Environment New Jersey launched a major public education and grassroots mobilization effort today to build support for a plan to clean up water pollution at the Shore and Barnegat Bay. Pollution from overdevelopment threatens all the state’s coastal waters.
“Compared to the 1980s, the threat to the Shore today is less visible but no less serious. Instead of medical waste and syringes, it’s the explosion of development putting our Shore at risk,” Dena Mottola Jaborska, Executive Director of Environment New Jersey.
Barnegat is in critical condition and research by the Barnegat Bay Partnership released last week says the health of the Bay has worsened over every study period from 1999 to the present.
“As New Jerseyans head to the Shore this summer, we want them to know about the threats it faces, and join us in urging Governor Christie to take strong and comprehensive steps to guarantee it will be healthy for future generations,” continued Mottola Jaborska.
New Jersey’s Shore counties are the fastest-growing in the state. Between 1995 and 2002, development jumped 37 percent in Ocean County, 22 percent in Monmouth County and 24 percent in Atlantic County. Over-developed lands cannot filter storm water adequately, washing pollution, especially bacteria and nutrients such as nitrogen directly into state waters.
Mottola Jaborska said the group supports what the Governor has included in his ten point plan to protect Barnegat Bay, issued last December. But that plan, she said, must be strengthened to include strict limits on the amount of pollution allowed into the Bay and protections for natural lands. The group also wants the Governor to establish a plan for the rest of the coast which faces similar threats.
The NJDEP has designated over 100 miles of New Jersey’s ocean waters as impaired and the National Ocean and Atmospheric Administration (NOAA) has called Barnegat Bay one of the most polluted and threatened coastal estuaries of its kind in the nation, if not the world. In 2009, there were over 180 beach closings when water quality was poor.
The State of the Bay 2011 report released by the Barnegat Bay Partnership last week found that of 19 key indicators of health, 11 have shown no improvement or are in decline. Some of the indicators, including seagrass, declined to the lowest level ever measured according to research professor Michael Kennish of the Institute of Marine and Coastal Sciences at Rutgers University.
“The science underscores the need for a stronger plan to protect the Bay. The Governor must strengthen his plan and make a commitment this summer to setting mandatory pollution limits strong enough to restore the health of the Bay. Without these limits to inform the clean up plan, we can’t be sure enough action will be taken in time to save the Bay,” said Mottola Jaborska.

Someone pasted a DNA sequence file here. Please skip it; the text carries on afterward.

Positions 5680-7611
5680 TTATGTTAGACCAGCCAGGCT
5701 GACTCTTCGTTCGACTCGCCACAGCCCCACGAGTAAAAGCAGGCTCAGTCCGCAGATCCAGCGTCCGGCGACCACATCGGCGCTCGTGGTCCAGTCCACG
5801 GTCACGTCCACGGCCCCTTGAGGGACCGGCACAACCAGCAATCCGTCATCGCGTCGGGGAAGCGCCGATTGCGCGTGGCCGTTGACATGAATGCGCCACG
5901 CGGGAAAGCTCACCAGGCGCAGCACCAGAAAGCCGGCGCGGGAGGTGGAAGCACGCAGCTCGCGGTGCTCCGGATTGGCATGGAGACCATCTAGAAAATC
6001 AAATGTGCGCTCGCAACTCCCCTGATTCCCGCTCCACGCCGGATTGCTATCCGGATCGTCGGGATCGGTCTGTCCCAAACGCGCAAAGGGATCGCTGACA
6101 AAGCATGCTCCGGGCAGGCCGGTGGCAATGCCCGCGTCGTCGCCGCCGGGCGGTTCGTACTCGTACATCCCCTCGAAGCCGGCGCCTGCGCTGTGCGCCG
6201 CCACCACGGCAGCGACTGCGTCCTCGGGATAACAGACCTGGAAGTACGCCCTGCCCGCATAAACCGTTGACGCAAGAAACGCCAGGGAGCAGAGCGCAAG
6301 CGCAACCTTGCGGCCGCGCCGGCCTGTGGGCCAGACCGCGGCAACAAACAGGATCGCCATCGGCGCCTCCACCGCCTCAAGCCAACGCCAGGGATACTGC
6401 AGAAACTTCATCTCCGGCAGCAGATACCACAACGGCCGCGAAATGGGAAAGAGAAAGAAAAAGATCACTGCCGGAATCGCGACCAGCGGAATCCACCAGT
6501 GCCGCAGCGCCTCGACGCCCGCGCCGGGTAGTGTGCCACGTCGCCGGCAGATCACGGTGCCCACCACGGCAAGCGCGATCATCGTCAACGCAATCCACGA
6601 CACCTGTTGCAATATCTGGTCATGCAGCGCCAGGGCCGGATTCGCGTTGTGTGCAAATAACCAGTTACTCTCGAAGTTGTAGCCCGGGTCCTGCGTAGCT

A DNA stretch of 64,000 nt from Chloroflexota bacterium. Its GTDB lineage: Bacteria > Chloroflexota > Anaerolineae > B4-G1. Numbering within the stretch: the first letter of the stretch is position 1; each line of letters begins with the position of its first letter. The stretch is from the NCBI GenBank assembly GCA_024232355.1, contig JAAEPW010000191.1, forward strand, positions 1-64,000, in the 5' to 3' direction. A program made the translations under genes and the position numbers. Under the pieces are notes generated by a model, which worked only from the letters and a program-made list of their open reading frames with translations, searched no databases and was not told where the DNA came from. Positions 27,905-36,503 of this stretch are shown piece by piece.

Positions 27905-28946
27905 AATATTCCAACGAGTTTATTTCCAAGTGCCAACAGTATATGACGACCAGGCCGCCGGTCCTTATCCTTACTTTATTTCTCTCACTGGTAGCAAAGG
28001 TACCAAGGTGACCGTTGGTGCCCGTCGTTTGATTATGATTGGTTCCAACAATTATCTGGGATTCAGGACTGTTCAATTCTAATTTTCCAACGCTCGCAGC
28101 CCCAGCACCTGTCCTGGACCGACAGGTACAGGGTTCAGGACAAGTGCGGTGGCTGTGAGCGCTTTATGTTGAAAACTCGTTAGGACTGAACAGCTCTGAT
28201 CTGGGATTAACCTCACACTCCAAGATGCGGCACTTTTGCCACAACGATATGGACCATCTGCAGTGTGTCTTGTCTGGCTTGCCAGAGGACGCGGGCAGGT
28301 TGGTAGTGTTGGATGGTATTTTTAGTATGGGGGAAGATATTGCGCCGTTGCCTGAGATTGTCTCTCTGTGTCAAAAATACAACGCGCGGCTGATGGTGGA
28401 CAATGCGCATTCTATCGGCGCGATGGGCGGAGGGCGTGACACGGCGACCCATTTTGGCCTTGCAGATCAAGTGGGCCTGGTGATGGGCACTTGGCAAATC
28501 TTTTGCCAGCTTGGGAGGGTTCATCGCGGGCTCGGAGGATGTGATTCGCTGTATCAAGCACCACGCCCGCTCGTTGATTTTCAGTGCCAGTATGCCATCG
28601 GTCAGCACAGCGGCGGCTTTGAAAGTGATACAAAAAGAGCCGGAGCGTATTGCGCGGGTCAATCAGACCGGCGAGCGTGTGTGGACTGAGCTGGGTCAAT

She continued, “The plan must also include steps to protect remaining wetlands and forests in our Shore counties which are needed to filter pollution and protect water quality. And, the Governor must extend his plan to the rest of the state’s coastal waters, which face similar threats and are without protection.”
From 1986 through 2007, the counties of Atlantic, Monmouth and Ocean County ranked among the top five in the state for loss of upland forests (more than 600 acres / yr.). Atlantic and Monmouth Counties were also among the top five for loss of wetlands (more than 125 acres / yr.)
Environment New Jersey staff will walk door-to-door in over 75 New Jersey towns, knock on over 100,000 doors and talk to tens of thousands of New Jerseyans about the problems at the Shore and what should be done. The group will also be conducting an online petition drive and gathering citizen comment in busy downtowns across the state. The work will be based out of two state campaign offices in New Brunswick and Ridgewood.
“We'll be out all summer in neighborhoods across the state educating the public so they can press for strong solutions, just like they did the last time the Shore faced big problems,” said Caity Bogdan, Campaign Coordinator in Environment New Jersey’s New Brunswick office.
As development advances all along the coast of New Jersey, Barnegat Bay and New Jersey’s other coastal waters face a substantial expansion of pollution. The watershed of Barnegat Bay which comprises mainly Ocean County is already 30% developed, which is the threshold at which scientists consider a watershed degraded. Monmouth County is just under 50% developed, Cape May is at 20%, and Atlantic County is approximately 18% developed as of 2007.
“To reverse the decline of Barnegat Bay and prevent other coastal waters from following in the Bay's troubled footsteps, we must stop destroying our critical watershed lands. Forests, wetlands and river buffers are nature’s best defense against pollution and we need them intact, not replaced with housing developments and strip malls,” stated Mottola Jaborska.
The NJDEP has regulatory programs in its tool box to protect natural lands from development. Environment New Jersey calls on the Governor to direct the agency to:
- Quickly implement the Water Quality Management Planning rule which will protect thousands of acres of watershed lands by prohibiting sewer service within them.
- Expand broad buffer protections around all the tributaries of Barnegat Bay and the state's other coastal waters.
- Protect remaining forested areas in Shore counties from development.
“This summer we’ll be talking to tens of thousands people to spread the word that Governor Christie needs to stand up for the beloved Jersey Shore, which is the heart of our state’s natural environment and our tourism economy. Our actions to save it need to equal the risks it’s facing,” concluded Mottola Jaborska.